The Court cases
25. The next statement complained about reads as follows:
TTR has faced sustained opposition to the development of seabed mining off the Taranaki coast. Despite this, TTR has prevailed in the EPA hearing by having marine and discharge environmental consents granted in 2017, by the High Court ruling 28 to 1 in TTR’s favour in 2018 and the Court of Appeal ruling 9 to 6 in TTR’s favour [in] 2020 on our opponent’s challenges to the EPA’s grant of our consents.
In April 2020, TTR lodged a notice of appeal on the Court of Appeal’s judgment on the six points of law to the Supreme Court at the hearing taking place in Wellington in November 2020.The Supreme Court’s decision is likely to be later in 2021.
26. The last quoted paragraph is correct. There is an appeal to the Supreme Court where a decision is awaited. The appeal was lodged by TTR.
27. It was also correct for it to be stated in the first quoted paragraph that TTR had prevailed in the EPA hearing by obtaining consents in 2017.However, what in our view is plainly misleading in that first quoted paragraph was for it to be implicitly stated that the High Court and Court of Appeal had also ruled in TTR’s favour. By any analysis TTR failed in the High Court and the Court of Appeal. In both of those courts the EPA decision was not upheld, and the TTR applications were referred back to the EPA to be considered in the light of the judgment. Costs were awarded against TTR and in favour of those who sought to overturn the EPA’s decision, and they had to be paid by TTR. This was the clearest of indications as to the failure of TTR in these hearings, and the success of TTR’s opponents.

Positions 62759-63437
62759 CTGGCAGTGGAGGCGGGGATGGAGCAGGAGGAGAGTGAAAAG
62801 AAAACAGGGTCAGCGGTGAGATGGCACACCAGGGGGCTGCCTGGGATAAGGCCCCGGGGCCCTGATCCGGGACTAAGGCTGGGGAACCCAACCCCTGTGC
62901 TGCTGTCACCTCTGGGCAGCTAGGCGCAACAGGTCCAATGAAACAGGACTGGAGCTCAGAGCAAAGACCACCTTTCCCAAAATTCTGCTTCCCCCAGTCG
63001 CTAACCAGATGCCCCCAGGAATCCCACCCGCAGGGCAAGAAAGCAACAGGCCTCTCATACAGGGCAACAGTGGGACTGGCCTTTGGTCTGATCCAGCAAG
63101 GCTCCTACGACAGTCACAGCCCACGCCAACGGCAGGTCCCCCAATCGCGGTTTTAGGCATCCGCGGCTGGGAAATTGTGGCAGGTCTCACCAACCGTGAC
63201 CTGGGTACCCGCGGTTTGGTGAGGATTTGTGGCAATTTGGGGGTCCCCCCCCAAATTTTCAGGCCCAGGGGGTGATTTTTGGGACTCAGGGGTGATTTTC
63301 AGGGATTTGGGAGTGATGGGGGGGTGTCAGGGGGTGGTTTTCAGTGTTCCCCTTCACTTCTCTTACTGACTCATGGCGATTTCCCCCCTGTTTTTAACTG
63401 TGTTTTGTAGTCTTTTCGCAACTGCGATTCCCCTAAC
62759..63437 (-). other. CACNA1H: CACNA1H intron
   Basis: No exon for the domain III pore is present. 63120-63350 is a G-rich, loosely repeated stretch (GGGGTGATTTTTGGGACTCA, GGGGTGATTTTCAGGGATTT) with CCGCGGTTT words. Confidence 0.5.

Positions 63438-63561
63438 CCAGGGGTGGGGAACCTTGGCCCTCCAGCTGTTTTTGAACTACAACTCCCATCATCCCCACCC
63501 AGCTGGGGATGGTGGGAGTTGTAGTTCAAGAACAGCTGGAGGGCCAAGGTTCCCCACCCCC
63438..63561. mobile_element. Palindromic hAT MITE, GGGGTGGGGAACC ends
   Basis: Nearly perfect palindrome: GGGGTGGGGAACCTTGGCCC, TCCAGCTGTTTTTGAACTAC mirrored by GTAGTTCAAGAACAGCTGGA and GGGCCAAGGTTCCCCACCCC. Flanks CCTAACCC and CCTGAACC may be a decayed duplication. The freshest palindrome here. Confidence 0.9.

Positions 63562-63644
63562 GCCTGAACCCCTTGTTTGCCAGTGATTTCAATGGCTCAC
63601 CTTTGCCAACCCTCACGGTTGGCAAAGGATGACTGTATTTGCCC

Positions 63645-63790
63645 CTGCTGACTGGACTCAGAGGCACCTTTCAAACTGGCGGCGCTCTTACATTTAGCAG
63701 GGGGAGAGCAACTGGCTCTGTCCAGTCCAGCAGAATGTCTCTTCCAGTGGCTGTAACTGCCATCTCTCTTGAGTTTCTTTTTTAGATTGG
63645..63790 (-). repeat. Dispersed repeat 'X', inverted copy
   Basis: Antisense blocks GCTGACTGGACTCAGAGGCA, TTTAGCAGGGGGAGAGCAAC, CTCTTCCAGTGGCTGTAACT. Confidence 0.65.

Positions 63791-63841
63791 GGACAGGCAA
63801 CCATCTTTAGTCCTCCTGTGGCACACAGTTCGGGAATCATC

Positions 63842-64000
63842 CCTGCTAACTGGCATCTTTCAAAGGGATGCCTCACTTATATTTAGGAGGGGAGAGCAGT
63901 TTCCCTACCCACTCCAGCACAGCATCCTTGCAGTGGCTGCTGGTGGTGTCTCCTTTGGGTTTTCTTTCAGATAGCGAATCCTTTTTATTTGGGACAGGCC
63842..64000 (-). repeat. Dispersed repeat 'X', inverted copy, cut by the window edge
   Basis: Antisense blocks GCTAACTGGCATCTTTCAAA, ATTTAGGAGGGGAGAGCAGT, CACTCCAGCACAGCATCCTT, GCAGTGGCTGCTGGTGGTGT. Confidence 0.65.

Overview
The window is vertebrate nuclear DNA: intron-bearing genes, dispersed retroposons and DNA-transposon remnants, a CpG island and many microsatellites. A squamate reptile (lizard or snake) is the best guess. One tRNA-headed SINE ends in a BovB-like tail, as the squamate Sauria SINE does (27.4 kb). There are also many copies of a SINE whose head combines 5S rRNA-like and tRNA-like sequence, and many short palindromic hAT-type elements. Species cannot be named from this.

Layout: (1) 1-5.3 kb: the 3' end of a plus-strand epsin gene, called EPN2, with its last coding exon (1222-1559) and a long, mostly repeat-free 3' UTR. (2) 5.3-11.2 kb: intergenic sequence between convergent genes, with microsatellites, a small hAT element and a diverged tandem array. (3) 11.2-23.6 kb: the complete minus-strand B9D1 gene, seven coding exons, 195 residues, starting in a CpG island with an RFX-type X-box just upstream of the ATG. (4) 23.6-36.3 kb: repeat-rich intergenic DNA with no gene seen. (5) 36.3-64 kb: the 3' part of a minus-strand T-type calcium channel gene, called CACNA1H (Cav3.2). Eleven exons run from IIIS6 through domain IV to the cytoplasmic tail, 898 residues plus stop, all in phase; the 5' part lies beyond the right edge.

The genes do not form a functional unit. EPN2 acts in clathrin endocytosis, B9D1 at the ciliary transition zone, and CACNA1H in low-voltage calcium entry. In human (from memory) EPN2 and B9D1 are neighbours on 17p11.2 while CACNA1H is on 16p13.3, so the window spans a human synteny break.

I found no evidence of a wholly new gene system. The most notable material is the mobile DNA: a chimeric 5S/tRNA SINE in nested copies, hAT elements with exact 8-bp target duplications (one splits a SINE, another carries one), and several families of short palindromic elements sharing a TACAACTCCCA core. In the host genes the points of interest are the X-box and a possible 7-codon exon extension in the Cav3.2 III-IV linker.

28. That is not to say that TTR was entirely unsuccessful and its opponents entirely successful. The efforts on the part of TTR’s opponents to have the application for a marine consent and marine discharge consent to be declined by the courts, were dismissed. The application by TTR has been remitted back to the EPA where it will have to be determined again.
29. Despite avoiding being denied a consent by the appeal courts, TTR has failed in the High Court and Court of Appeal. Its victory in the EPA has been overturned and it has to start again. It has succeeded in obtaining leave to appeal to the Supreme Court, but the substantive outcome of that appeal is awaited.
30. The references in the first stated paragraph to 28 to 1 in the High Court and 9 to 6 in the Court of Appeal may have some technical justification, but in the end they give a misleading impression of victory to TTR, when TTR lost. It should have been obvious to Stuff that the statements implying success in the High Court and Court of Appeal were wrong. It is obvious in the brief summaries in the decisions. It was obvious from the fact that TTR was appealing to the Supreme Court. It was obvious because Stuff itself had published an earlier article about those cases headed “No seabed mining in Taranaki Waters as court decision overturns EPA consent”.